On The Necessity of Insubordination – An Open Letter
On The Necessity of Insubordination — An Open Letter to the American Jewish and Arts Communities
As members of the Jewish Voice for Peace Artist and Cultural Workers Council, we were outraged to learn that the DC Jewish Community Center decided to fire Ari Roth, Artistic Director of Theater J, for one reason: his commitment to explore the ongoing crisis in Palestine and Israel through theater.
This follows a deeply disturbing, and increasingly common, trend toward censorship in the American Jewish community. When arts organizations cave to political pressure from funders, it is bad for the Jewish community, bad for the arts, and bad for everyone.
Earlier this year, the DC JCC cancelled a performance of The Shondes, citing the band__s support for the Boycott, Divestment, and Sanctions movement as the reason for the revocation. A few years ago, the Oakland Children__s Museum of Art decided to cancel an exhibit of Palestinian children__s art. This October, a small but vocal group tried (unsuccessfully) to force the Metropolitan Opera to cancel the performance The Death of Klinghoffer.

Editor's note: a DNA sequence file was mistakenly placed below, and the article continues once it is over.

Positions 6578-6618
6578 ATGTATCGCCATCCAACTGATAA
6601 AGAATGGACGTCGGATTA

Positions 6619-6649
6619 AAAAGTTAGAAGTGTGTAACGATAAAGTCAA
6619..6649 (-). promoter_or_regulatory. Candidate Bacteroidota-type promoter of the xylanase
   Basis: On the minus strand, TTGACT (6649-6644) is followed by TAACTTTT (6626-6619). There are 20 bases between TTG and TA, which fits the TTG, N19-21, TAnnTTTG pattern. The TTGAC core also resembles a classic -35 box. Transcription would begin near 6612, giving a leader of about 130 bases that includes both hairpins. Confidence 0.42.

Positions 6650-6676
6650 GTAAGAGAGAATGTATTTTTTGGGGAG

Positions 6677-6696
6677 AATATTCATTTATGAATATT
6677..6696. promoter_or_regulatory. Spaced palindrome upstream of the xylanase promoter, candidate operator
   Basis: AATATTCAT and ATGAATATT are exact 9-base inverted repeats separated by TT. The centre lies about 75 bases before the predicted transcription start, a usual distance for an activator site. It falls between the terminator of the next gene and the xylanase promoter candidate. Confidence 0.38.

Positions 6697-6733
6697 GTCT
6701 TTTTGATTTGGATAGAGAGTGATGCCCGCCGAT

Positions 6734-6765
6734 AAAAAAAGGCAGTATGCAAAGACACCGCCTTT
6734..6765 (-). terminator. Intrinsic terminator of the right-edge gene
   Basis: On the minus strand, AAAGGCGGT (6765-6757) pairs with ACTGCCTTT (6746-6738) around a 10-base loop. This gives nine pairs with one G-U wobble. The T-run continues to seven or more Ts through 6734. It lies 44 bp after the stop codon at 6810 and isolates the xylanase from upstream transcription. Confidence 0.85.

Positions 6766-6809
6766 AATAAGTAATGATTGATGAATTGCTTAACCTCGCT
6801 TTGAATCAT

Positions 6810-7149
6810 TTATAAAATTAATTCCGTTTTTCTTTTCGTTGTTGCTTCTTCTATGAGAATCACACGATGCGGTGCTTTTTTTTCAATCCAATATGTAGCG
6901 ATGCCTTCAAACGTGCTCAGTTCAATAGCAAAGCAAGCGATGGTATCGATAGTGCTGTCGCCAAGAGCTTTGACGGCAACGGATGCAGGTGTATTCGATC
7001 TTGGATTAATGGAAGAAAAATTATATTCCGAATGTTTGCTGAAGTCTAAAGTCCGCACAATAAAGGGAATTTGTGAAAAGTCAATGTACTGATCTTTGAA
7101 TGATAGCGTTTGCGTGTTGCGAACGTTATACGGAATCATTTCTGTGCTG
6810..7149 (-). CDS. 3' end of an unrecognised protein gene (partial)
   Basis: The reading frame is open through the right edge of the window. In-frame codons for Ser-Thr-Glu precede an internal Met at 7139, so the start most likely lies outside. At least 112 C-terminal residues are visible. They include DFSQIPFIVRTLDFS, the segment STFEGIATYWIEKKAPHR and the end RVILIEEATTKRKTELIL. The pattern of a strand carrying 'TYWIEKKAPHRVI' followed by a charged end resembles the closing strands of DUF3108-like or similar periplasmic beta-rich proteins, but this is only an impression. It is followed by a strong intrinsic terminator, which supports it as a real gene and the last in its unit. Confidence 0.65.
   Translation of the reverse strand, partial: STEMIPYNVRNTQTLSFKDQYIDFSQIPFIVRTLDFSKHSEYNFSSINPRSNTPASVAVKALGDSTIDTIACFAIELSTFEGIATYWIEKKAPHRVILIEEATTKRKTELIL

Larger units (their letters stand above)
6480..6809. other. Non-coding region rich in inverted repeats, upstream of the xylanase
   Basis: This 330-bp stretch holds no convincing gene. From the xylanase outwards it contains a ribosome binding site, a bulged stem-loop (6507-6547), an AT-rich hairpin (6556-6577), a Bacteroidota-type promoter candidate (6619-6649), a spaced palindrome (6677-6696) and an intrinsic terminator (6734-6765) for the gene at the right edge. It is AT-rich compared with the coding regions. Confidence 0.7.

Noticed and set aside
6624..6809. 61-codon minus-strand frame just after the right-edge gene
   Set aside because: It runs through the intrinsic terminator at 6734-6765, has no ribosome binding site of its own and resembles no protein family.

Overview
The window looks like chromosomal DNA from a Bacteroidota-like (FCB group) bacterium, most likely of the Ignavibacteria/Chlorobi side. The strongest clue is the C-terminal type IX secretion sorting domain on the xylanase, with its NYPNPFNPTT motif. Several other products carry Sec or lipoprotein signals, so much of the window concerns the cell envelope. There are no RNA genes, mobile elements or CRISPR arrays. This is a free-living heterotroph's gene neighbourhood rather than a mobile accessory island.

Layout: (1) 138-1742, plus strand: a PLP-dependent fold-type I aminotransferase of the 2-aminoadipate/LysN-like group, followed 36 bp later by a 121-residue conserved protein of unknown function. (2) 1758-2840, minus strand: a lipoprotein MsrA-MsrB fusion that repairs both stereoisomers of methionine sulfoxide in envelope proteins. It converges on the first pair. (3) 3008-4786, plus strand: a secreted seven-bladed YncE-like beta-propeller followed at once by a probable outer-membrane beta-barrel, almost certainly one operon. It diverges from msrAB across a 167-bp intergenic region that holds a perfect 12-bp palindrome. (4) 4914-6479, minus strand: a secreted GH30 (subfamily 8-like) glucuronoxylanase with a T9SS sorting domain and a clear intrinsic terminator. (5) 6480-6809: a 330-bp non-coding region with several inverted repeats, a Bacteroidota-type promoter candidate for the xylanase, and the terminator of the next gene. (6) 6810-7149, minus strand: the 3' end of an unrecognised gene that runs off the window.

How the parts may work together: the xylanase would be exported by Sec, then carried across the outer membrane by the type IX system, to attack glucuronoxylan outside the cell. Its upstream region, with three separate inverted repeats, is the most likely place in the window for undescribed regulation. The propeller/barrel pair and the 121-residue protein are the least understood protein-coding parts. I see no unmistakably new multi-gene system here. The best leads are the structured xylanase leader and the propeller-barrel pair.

In light of this troubling trend, and in the spirit of socially conscious Jewish artists throughout the world and throughout history, we call on arts institutions to recommit to plurality. We implore Jewish Americans to resist the muzzling of cultural and artistic expression.
The Board of the DC Jewish Community Center described Roth as __insubordinate__ for his commitment to his curatorial choices and his refusal to stay quiet about the censorship of a play that deals with the Palestinian Nakba. Should our theater, our rock music, our visual art, and our opera strip itself of defiance, of vision, of provocation? Should our art obey orders? Whose orders?
The American Jewish community__s narrative on Israel and Palestine is an evolving tapestry, hewn through struggle & dissent __ a constant, dynamic questioning of the ways that we express our core values. Funders who shut down open artistic expression are terrified of the truth that might break through, the resistance that might break out, should we be allowed to witness art made by Palestinian children, to hear histories that counter the Israeli nationalist version, and to engage with cultural work that challenges our understandings.
Artists must not be censored. The arts have a critical role to play in helping us grapple with the crucial moral and political issues facing our communities. We call on the American Jewish community to recognize and celebrate artistic expressions of the multiplicity of Jewish opinion and experiences. Let us lift up the insubordinate among us: it__s these voices we desperately need.